French gaming giant Ubisoft has issued an apology after equating the iconic Black power fist with a fictional terrorist organization in their new game Tom Clancy’s Elite Squad. The game is the latest in Ubisoft’s Tom Clancy’s franchise, a popular series of tactical shooter games where players do battle against terrorists across the globe.
In Elite Squad, players face off against anarchist group UMBRA, which translates to “shadow”. The intro video opens with the words, “The world is in an alarming state. Wars, corruption, and poverty have made it more unstable than ever. As the situation keeps worsening, anger is brewing. From between the cracks, a new threat has emerged to take advantage of escalating civil unrest. They are known as UMBRA, a faceless organization that wants to build a new world order. They claim to promote an egalitarian utopia to gain popular support; while behind the scenes, UMBRA organizes deadly terrorist attacks to generate even more chaos and weaken governments.”
Wow, they might as well call the game Tom Clancy’s Antifa Squad. The video eerily parrots right-wing talking points about Black Lives Matter protesters and advocates. Interspersed in the video are soldiers taking aim at a crowd of civilians resembling the BLM protests currently happening across the globe.
Many called out Ubisoft on social media for the offensive imagery which aligns the Black power fist with a fictional terrorist organization:
How did nobody go “hey, maybe it’s a bad idea to release a game in which you lead a government-approved extrajudicial death squad to kill a conspiracy linking BLM-esque imagery with illuminati terrorism”? https://t.co/GEXPbcHTsf
— Rami Ismail (رامي) (@tha_rami) August 29, 2020
Lol literally using the Black Power fist to signify “insincere populist uprising manipulated by secret cabal of chaos agents” great work guys 110% not political pic.twitter.com/XPN2Ya3ZUt
— ‘Eye of the Liger’ Jake Young (@BestJakeYoung) August 27, 2020
— Aaron Stewart-Ahn (@somebadideas) August 29, 2020
Interestingly, the previous trailers suggest a rather generic, cartoony setting.
Did Ubisoft just tack a piece of copaganda last minute to create some buzz?https://t.co/pu6QTBGjpu
— Paolo Pedercini (@molleindustria) August 28, 2020
Remove the icon but the sentiment remains. You made a game about targeting protestors as the real evil as they “hide” behind the ideas of social good…
— Chet Faliszek (@chetfaliszek) August 29, 2020
I think this one comment summed it up pretty well: this is what a narrative written from a fascist perspective would look like. pic.twitter.com/eFaELm09dq
— ThanatorRider ? (@MatthiasRider) August 29, 2020
Can we just get the @Ubisoft Twitter account to just upload a Trump 2020 post and get this shit over with.
Burn that whole company to the ground.
— Justin McDaniel ?️? (@JUSTINtime4aLAF) August 29, 2020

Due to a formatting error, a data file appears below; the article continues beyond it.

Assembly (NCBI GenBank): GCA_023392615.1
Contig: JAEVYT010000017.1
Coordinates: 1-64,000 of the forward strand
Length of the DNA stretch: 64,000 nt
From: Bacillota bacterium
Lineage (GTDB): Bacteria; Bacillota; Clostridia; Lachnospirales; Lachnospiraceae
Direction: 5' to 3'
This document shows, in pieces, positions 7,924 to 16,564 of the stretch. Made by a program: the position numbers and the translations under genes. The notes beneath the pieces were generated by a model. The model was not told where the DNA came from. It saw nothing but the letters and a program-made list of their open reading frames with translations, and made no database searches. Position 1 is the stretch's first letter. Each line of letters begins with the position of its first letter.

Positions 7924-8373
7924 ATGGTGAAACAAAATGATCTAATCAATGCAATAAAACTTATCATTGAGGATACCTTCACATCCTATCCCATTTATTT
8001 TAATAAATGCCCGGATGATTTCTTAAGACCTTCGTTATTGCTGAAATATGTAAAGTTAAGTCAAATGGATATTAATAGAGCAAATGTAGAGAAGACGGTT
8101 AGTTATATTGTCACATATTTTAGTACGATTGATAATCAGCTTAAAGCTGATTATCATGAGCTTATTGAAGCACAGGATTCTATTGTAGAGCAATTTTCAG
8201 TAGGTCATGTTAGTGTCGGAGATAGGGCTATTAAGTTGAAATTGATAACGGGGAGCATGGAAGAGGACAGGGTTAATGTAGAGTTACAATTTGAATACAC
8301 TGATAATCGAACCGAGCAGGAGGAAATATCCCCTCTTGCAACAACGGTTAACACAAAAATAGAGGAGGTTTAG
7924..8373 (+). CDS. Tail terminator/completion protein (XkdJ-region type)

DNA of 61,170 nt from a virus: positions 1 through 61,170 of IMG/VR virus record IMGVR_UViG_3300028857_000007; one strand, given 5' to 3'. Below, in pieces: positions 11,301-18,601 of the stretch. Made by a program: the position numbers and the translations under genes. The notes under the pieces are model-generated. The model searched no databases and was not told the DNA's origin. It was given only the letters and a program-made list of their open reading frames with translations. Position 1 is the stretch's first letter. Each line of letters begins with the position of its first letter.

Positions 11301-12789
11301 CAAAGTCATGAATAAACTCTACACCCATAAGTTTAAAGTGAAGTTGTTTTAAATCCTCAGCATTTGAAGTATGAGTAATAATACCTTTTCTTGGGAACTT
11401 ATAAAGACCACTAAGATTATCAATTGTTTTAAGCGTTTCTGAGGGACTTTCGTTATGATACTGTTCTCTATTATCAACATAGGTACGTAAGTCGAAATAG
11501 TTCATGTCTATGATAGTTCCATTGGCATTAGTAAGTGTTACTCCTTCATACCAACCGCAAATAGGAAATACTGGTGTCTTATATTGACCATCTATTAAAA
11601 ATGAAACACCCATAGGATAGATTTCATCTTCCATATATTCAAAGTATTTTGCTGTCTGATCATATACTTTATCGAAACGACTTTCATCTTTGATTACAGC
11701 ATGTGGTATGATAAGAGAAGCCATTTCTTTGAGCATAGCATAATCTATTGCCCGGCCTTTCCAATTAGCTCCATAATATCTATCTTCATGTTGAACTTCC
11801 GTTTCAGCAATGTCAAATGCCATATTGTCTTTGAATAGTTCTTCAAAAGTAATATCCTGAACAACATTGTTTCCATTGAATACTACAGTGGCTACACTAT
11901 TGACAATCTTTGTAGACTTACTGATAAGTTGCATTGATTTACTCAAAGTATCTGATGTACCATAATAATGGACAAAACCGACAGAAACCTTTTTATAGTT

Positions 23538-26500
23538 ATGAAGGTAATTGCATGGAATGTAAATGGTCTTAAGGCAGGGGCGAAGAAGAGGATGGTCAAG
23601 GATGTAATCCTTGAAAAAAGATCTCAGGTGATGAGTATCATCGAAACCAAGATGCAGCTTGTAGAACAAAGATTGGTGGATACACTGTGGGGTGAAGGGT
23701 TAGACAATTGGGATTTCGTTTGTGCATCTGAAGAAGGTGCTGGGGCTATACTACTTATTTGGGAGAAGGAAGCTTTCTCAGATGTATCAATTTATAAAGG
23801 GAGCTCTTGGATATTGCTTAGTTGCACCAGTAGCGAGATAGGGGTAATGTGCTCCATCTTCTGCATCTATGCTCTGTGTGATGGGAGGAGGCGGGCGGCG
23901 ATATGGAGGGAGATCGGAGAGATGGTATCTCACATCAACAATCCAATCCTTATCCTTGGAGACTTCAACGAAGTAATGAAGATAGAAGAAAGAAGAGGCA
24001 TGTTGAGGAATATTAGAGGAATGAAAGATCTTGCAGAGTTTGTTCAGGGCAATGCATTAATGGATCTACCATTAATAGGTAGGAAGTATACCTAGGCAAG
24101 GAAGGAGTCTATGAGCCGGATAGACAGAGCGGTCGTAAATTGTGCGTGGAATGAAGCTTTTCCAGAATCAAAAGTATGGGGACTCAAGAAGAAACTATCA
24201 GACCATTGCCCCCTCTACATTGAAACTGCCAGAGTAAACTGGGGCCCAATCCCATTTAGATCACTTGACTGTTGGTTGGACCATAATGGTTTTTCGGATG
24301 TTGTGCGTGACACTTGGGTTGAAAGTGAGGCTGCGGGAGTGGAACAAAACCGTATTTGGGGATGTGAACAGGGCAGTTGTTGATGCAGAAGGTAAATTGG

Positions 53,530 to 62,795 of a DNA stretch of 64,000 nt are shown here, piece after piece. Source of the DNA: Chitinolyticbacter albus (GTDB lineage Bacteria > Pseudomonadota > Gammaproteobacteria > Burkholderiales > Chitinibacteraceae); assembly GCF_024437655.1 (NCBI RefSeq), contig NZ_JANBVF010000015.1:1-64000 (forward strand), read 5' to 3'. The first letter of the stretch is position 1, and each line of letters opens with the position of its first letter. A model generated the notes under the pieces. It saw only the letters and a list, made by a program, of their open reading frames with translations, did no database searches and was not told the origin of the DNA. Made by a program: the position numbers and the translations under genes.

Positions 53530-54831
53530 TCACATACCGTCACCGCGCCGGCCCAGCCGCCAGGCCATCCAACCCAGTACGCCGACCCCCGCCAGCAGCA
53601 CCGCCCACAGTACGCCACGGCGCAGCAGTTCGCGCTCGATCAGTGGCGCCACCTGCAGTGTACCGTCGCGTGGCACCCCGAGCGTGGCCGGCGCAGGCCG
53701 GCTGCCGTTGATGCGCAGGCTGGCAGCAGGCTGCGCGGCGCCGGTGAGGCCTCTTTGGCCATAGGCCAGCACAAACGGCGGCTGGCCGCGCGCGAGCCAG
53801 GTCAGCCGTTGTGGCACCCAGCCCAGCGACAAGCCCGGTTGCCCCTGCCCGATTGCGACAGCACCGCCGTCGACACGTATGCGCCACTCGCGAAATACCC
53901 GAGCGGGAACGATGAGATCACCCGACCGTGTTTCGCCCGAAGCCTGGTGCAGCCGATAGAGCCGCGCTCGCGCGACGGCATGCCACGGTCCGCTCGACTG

Ubisoft issued an apology, calling the image “insensitive and harmful in both its inclusion and how it was portrayed,” and promised to remove the image of the Black power fist in their next title update:
An update regarding Tom Clancy’s Elite Squad: pic.twitter.com/G6Hb1SO7Gx
— Ubisoft (@Ubisoft) August 29, 2020
An update from the team: pic.twitter.com/BEVRyzKuU6
— Tom Clancy’s Elite Squad (@tcelitesquad) August 29, 2020
But this apology and the removal of the fist doesn’t change the very basis of the game: that fascism is good and protesters are dangerous. It is also deeply upsetting that the premise of the game must have gone through countless meetings, programmers, developers, and quality control, yet no one flagged the gross and dangerous premise of the game.
Or maybe they just don’t care. After all, their games continue to make money. But they also influence a generation of angry young men looking for a cultural scapegoat. It’s all too easy to make the connection between pro-fascist games like Elite Squad and murderous vigilantes like Kyle Rittenhouse and white militia groups currently committing atrocities across the country.
This game only validates the right-wing’s intense hatred and phobia of the fictitious Antifa, a fear that is stoked by Fox News and Donald Trump. Antifa is short for “anti-fascist”, which is something we should be because fascism is bad, remember?
Yes: there are shitty, problematic agitators turning peaceful protests into violent riots. The reason there are protests in the first place is police brutality. There are “very bad people on both sides,” but only one side is firing government-funded rubber bullets at citizens.
— Max Scoville (@MaxScoville) May 31, 2020
So congratulations to Ubisoft, on perpetuating a dangerous and violent stereotype about BLM protesters. You must be very proud.
(via The Verge, image: screencap/YouTube/dustinscout)
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